Last December, an art video by Duncan Campbell featuring African art won the Turner Prize, now another installation with African art has won a second UK art prize: a work by Theaster Gates – including a Bamana boli figure – won the Artes Mundi 2014 prize. Theaster Gates beat nine others on a shortlist drawn from more than 800 entries with his installation A Complicated Relationship between Heaven and Earth, or When We Believe.
Chicago-based Gates took first prize for his installation which he says challenges the dominance of Christian ideology in the western world.
Gates has brought together a group of objects to explore the relationships between the invisible mysterious workings of spirit and labour. These objects from different continents and cultures have been used by people as vehicles to realize their individual ‘higher selves’. They include a boli from Lai to ward off spirits, a goat on a bike used in Masonic initiation ceremonies, slates from the roof of a church in Dorchester and the performance Billy Sings Amazing Grace. This collection of symbolic objects challenges the Eurocentric mapping of Christianity that marginalizes other religious traditions.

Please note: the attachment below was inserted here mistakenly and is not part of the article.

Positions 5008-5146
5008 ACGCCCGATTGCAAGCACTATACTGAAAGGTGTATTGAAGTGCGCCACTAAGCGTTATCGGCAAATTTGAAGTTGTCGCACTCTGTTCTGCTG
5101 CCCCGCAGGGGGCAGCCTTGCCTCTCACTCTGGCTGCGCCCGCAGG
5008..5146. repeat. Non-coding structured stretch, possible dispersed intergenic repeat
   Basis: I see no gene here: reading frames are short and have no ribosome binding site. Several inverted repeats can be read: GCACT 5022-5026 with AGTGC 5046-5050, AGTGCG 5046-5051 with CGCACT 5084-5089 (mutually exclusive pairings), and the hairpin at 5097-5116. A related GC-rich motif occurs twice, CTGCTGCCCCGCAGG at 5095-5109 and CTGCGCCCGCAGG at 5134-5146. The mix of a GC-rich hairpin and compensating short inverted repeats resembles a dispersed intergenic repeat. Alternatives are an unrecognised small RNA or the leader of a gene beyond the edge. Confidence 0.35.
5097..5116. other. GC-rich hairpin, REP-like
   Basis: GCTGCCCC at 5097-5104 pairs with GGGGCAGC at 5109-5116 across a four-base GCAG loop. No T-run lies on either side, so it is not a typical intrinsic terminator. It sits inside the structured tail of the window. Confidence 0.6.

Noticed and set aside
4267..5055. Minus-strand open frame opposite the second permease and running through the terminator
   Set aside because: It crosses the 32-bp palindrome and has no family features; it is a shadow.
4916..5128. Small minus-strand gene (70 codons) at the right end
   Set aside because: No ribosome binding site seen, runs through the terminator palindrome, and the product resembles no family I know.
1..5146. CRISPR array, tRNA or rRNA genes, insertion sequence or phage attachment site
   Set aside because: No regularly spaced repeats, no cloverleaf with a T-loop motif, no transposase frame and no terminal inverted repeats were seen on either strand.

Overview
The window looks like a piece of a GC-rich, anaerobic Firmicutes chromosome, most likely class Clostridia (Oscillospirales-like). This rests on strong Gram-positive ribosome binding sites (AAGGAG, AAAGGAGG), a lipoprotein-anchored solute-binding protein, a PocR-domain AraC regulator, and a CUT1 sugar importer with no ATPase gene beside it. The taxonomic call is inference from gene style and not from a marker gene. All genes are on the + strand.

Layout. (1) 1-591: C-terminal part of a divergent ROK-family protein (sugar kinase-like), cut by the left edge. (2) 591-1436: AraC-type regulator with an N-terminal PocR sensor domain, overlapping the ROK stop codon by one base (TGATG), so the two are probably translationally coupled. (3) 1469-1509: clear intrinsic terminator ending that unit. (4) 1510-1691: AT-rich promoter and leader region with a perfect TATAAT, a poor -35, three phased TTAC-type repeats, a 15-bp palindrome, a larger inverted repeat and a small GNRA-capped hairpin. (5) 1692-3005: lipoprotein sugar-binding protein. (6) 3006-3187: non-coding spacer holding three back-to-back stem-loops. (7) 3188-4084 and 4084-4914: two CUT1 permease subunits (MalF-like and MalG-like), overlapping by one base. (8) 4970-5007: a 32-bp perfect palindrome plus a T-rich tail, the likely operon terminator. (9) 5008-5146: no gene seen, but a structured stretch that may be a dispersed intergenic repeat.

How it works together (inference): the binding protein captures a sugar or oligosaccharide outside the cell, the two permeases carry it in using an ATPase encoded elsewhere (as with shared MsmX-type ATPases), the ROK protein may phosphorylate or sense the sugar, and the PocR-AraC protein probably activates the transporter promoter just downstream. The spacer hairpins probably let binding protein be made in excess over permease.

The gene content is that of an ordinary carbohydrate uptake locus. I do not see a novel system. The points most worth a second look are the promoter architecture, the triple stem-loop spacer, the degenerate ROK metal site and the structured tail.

Describing his winning work, Gates said it “contemplates how objects have been used as signifiers of power and perhaps reopens them to be real instruments for accessing belief”.
Gates explains his installation in detail here.
With thanks to Philip Keith for the pictures and notice.